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Slowing Down Our Lives

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Today’s Bible Reading: Job 31-33:33; 2 Corinthians 3:1-18; Psalm 43:1-5; Proverbs 22:8-9

Old Testament

In Job 31 Job describes his life in terms of the things he has not done, one of which was to look lustfully at women who were not his wife (Job 1:1). Lust is one of those sins that our world dismisses because it seemingly hurts no one. But lust is a form of both stealing and greed. A woman’s nakedness is a gift to her husband (and vice-versa). It is wrong for a man who is not her husband to steal it as it does not belong to him. What God has given a man should be enough for him (Job 1:2). When we lust we are saying that what God has given us is not adequate.

One measure of a person’s character is how well they treat those who are subordinate to them, as opposed to how they treat their peers. Job treated his servants well (Job 31:13). In Job’s day it would have been acceptable for a man to mistreat his servants. God calls us to not act like the world but to live in a way that exposes the ways of the world for what they are – sin. God’s way was radical back then. And compared to our modern way of thinking, it is still radical.

Job believed his servants were human beings and were therefore worthy of dignity (Job 31:15). Even as recently as Civil War America slaves were not considered a person. But 4,000 years ago God made it clear that we are all His creation and are all equal before Him no matter what our status in life is.

Just because the world condones a certain behavior doesn’t mean we should engage in it (Job 31:21). The law may be on our side but that is not the measure of proper conduct. The government tells us what is allowed. God tells us what is right. Before doing, saying, or thinking anything we should evaluate it against God’s design for us. This would mean slowing down our lives – something very difficult to do. In fact the fast pace of life is one reason why sin is increasing in our world. The faster life goes the less time we take to consider our actions and the more likely we will give in to sin (usually without even realizing it).

In Job 32 a young man named Elihu speaks up. Age is not a factor when it comes to wisdom (Job 31:9). Wisdom is achieved through experience. Some young people have been through a lot and have as a result gained much wisdom. Some old people have also been through a lot but have not learned from their experiences so they lack wisdom.

While its true that young people can be wise, we see that this does not apply to Elihu. He is long-winded (he’s going to talk for 5 chapters!)  but actually doesn’t say much at all. What he does say is often wrong (Job 33:9) or obvious (Job 33:12b). Elihu was a little too overconfident in himself and his wisdom. This is a common trait of younger people.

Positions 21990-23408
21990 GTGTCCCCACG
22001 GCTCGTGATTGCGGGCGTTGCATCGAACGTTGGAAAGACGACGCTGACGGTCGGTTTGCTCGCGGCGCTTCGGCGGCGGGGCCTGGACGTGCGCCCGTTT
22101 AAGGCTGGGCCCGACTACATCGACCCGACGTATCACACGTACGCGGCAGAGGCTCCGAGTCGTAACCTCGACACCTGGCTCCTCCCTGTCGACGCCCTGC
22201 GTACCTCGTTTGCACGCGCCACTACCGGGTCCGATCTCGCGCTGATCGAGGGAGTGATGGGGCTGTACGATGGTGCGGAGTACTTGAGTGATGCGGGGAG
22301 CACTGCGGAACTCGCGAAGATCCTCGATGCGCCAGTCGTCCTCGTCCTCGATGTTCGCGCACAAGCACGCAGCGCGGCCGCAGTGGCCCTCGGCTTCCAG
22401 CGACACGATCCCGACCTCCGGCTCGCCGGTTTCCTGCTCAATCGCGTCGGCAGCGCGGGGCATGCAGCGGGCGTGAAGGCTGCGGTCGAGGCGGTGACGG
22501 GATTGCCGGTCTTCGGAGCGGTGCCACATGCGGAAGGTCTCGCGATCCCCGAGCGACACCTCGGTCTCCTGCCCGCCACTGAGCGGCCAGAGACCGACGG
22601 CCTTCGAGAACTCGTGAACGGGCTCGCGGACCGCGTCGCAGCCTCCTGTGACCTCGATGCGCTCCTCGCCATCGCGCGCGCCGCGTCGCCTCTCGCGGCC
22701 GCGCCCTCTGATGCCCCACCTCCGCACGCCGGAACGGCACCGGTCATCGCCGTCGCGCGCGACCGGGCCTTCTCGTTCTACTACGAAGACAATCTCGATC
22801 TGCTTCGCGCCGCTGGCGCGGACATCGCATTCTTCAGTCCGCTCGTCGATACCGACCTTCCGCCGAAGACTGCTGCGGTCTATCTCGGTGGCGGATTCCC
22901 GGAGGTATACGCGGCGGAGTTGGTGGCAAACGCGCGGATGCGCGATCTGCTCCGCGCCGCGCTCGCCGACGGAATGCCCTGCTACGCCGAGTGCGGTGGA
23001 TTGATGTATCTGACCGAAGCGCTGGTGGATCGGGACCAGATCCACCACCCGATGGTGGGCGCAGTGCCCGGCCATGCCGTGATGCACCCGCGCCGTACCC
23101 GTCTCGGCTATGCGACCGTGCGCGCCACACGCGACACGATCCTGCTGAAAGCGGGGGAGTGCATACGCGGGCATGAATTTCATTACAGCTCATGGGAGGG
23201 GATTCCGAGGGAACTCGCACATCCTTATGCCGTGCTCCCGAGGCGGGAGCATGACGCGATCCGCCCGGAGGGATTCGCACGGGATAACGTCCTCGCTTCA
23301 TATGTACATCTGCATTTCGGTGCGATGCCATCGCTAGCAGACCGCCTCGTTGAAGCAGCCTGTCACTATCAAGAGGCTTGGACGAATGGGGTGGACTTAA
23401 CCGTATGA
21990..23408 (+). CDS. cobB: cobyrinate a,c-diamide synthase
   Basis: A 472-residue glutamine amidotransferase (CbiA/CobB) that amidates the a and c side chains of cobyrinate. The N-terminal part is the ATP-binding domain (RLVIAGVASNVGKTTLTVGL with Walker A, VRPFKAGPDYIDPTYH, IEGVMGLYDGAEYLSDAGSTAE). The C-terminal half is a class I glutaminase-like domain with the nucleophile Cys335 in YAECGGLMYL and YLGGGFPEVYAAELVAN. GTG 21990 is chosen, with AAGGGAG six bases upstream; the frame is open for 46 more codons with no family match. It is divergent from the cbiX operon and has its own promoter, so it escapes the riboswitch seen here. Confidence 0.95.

New Testament

Paul’s confidence came not from himself but from his trust in God. Likewise, his qualifications came from God too (2 Corinthians 3:4-5). So often we think we cannot serve God because we are not ready. By waiting to be ready we are putting our sufficiency in ourselves instead of on God where it should be. So it is true we are not ready. But we will never be ready.

The first contract God made with man (aka Old Testament or Old Covenant) led to death (2 Corinthians 3:7). The laws handed down by God to Moses told us what to do and not to do but these laws could not grant life. They could only condemn. Like the people it governed, this contract was destined to die, which it did when God ushered in a new, more amazing, contract (aka New Testament) through Jesus.

The Old Testament separated us from God. But the New Testament bring us into God’s presence. When someone turns to God their hearts are liberated – they are set free from the law and are filled with the Holy Spirit (2 Corinthians 3:16-17).

This gives us the freedom to boldly approach God because such people are now cleansed from their sins. This also begins the process of God changing us to be more like Him, which is God’s real goal for us (2 Corinthians 3:18).


In Psalm 43 David starts out focused on his problems (Psalm 43:1-2). But he soon realizes that he needs to get his focus off what other people have done to him and onto God (Psalm 43:3). He had a choice. He could be held hostage to the past or he could move forward to be with God. It understandable, but not acceptable, to be discouraged by the raw deal we sometimes get in life. We can move past discouragement by resting in God (Psalm 43:5).

Comments? Questions? I’d love to hear from you. Please feel free to contact me about this post


1 Comment

  1. Brian says:

    Interesting reflection on wisdom. Thanks for sharing.

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